At 09:21 PM 1/23/2001 +0100, denis bider wrote:
>As we become more and more connected (eg, via the internet and, in the
>future, via even faster and more ubiquitous methods of communication), I
>believe the 'society' will take on even more characteristics of a living
>being. As our rate of communication increases, our decisions will be more
>affected by information we receive: our activities, although individually
>chosen to fulfill our own desires, will become more synchronized than they
>would have been without an efficient connection.
All you've described is an efficient market, not a living being.
>Naturally, the 'group entity' only behaves as a living thing, but it is
>merely a system; it does not 'live' in the strict sense of the word. But if
>something acts as if it is alive, then I see no reason to insist, like you
>seem to, that it is "_NOT_ alive, because I _DON'T_ want to see it as
>something that is alive".
Your definition of "living thing" is awfully loose. You could apply that
definition to any number of mechanical devices that you would probably
agree are not alive.
>We already have large numbers of such 'group entities', and they are of the
>most ordinary kind - businesses, armies, and even entire countries. We all
>actively participate in them - the only person I could think of that doesn't
>participate in any 'group entity' would be someone living alone on an island
>somewhere, with little or no interactions to any other human being.
So then you agree that "group entities" of humans are built entirely on
voluntary participation and are by no means necessary for individual
survival. Voluntary participation in a "group entity" sounds a lot like a
spontaneous organization of individuals in a free market. Group entities
as applied to humans are a convenient naming conventions. Your "society"
is an arbitrary application of grouping. What is your metric for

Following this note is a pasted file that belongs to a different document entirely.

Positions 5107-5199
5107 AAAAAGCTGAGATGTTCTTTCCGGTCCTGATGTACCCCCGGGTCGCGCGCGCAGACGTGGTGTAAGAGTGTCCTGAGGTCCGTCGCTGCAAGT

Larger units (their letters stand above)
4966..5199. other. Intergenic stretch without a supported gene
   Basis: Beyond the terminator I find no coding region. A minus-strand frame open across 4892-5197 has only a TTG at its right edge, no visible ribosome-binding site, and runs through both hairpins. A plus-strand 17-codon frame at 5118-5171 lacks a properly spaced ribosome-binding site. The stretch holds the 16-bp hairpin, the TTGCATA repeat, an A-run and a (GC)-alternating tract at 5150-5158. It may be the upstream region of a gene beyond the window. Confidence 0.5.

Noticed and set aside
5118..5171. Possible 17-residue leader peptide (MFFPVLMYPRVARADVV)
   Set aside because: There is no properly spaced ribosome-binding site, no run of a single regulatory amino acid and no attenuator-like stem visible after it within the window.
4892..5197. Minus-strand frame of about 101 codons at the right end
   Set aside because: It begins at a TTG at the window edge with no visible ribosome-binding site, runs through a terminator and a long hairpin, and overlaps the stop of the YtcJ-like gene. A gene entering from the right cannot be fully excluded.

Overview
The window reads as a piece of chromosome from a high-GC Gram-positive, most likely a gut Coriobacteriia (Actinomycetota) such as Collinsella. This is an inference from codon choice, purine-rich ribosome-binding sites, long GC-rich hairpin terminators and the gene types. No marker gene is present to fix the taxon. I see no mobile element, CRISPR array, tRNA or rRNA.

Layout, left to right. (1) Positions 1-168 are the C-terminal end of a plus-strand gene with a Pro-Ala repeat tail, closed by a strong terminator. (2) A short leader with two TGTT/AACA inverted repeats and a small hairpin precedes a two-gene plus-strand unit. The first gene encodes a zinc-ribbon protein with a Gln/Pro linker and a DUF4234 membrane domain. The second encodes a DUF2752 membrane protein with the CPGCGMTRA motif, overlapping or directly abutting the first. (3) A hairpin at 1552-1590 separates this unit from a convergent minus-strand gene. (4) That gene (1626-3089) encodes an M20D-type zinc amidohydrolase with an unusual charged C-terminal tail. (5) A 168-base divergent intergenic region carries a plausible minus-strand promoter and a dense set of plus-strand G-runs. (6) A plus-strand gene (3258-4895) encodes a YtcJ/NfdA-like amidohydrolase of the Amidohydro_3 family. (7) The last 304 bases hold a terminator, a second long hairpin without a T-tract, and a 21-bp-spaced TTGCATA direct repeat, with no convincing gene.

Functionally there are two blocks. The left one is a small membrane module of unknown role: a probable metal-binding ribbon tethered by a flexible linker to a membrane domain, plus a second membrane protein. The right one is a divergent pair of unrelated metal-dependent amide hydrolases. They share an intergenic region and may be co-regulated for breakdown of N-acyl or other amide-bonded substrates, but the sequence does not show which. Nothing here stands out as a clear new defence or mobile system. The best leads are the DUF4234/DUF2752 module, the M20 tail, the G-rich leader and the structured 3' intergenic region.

"society"? If I can voluntary join or voluntarily leave a group, at what
point am I designated "a member of society" regardless of my individual
>So, whether you accept it or not, you _are_ a part of a 'living' organism.
>You are but a tiny cell in it.
Many types of cells cannot survive on their own. Ones that can (or
collections that can) are individual organisms. Two creatures living in
symbiosis are not the same creature. A cell that can choose to
disassociate itself from the organism and survive is an individual organism
in its own right.
>The organism takes care of you, and you make
>your own tiny contributions to the organism.
This isn't even an accurate description of people. Individuals can survive
quite handily on their own. Interdependence between people is an
artificial condition -- it exists because it is beneficial to all parties,
not because it is required by nature. There is a huge difference between a
survival necessity and a survival convenience on a biological level.
It seems to me that you are operating under some strange premises that
appear to be obviously incorrect on their face. Perhaps you should
re-examine these, because you aren't making any sense to me.
This archive was generated by hypermail 2b30 : Mon May 28 2001 - 09:56:24 MDT